Temporary relief from directors’ duty to prevent insolvent trading due to Covid-19
Covid-19 has presented new challenges for directors as they navigate unchartered territory. Due to the pressure placed on businesses by Covid-19, the government introduced the Coronavirus Response Package Omnibus Act 2020 (Cth) which came into effect on 25 March 2020. One of the measures introduced was a safe harbour provision from the directors’ duty to prevent insolvent trading (section 588GAAA).
What is the director’s duty to prevent insolvent trading?
Under the Corporations Act 2001 (Cth), directors have a duty to prevent insolvent trading
- When the company is insolvent; or
- When, by incurring the debt, the company becomes insolvent; and
- There are reasonable grounds for suspecting, at the time of incurring the debt, that the company is insolvent or will become insolvent (section 588G(1)).
A company is considered insolvent when it is unable to pay its debts as and when they are due.
When a director breaches this duty, they may be held personally liable for losses the company incurred while it was insolvent in addition to other civil penalties such as disqualification from managing a corporation for a period of time.
There is a pre-existing safe harbour defence in section 588GA which prevents directors from being held personally liable for insolvent trading when the director is taking action which is reasonably likely to improve the outcome for the company than the immediate appointment of an administrator/liquidator.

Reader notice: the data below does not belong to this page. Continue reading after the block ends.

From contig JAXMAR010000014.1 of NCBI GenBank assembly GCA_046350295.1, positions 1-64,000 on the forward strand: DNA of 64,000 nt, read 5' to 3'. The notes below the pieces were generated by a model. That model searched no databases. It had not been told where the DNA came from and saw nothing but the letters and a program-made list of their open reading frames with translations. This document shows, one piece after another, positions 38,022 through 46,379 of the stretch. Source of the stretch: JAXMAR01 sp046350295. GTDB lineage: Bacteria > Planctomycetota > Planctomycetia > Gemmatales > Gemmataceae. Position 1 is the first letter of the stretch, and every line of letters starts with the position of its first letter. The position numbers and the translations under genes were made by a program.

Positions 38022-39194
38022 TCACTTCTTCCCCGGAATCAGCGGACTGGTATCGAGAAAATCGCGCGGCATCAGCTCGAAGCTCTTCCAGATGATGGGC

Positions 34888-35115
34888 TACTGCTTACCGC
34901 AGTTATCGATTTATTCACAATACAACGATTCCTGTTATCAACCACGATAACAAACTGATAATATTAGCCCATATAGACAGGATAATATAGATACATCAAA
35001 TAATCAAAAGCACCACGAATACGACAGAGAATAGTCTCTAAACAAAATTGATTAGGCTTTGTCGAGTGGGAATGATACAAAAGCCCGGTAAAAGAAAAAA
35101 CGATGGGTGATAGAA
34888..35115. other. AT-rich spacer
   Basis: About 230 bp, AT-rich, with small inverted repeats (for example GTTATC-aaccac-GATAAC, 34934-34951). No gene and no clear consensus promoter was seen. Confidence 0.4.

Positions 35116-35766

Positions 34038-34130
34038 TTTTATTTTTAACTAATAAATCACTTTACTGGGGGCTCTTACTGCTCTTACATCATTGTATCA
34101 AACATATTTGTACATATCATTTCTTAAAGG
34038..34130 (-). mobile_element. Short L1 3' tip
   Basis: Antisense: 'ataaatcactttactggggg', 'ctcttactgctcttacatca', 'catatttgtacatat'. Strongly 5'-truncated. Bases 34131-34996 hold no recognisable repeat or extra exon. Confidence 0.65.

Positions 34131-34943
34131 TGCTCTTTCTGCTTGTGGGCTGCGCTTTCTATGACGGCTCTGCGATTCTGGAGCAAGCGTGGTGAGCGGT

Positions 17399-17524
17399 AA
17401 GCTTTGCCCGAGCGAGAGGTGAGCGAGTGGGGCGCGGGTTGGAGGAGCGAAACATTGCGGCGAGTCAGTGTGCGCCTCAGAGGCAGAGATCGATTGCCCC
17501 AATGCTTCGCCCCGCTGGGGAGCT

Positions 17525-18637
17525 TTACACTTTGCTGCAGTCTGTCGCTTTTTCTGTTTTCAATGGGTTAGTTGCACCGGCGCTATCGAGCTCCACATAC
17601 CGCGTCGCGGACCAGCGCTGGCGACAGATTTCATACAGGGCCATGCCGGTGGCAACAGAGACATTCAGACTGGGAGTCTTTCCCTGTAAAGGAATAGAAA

In that case, what is the effect of this safe harbour provision?
The Covid-19 safe harbour provision provides increased protection from personal liability to directors during the relevant period as the requirements are easier to meet than the pre-existing safe harbour defence.
It is hoped this safe harbour provision, among other measures, could help companies survive the economic hit of the coronavirus.
When does the safe harbour provision apply?
The safe harbour provision applies as of 25 March 2020 for a period of 6 months or longer if provided for in the regulations. At the time of writing, this measure has been extended until 31 December 2020.
To rely on the safe harbour provision, the debt must be incurred:
- In the ordinary course of the company’s business; and
- During the 6-month period or longer dependent on the regulations; and
- Before the appointment of an administrator or liquidator is appointed during the safe harbour period
Other duties still apply
Other directors duties continue to apply and so directors should exercise care even in light of this safe harbour provision. For example, a director may still breach their duty to act in the best interests of the company as a whole and/or their duty to act with due diligence, care and in good faith even if they cannot be held liable for insolvent trading.
Until 31 December 2020, a safe harbour provision protects directors from personal liability for insolvent trading. However, other directors duties continue to apply, and so decisions to trade insolvent companies should be made in light of those duties and potential liabilities. Court’s may excuse directors for breaching their duties if they have acted honestly and in good faith. In this period of uncertainty, those principles should continue to guide directors.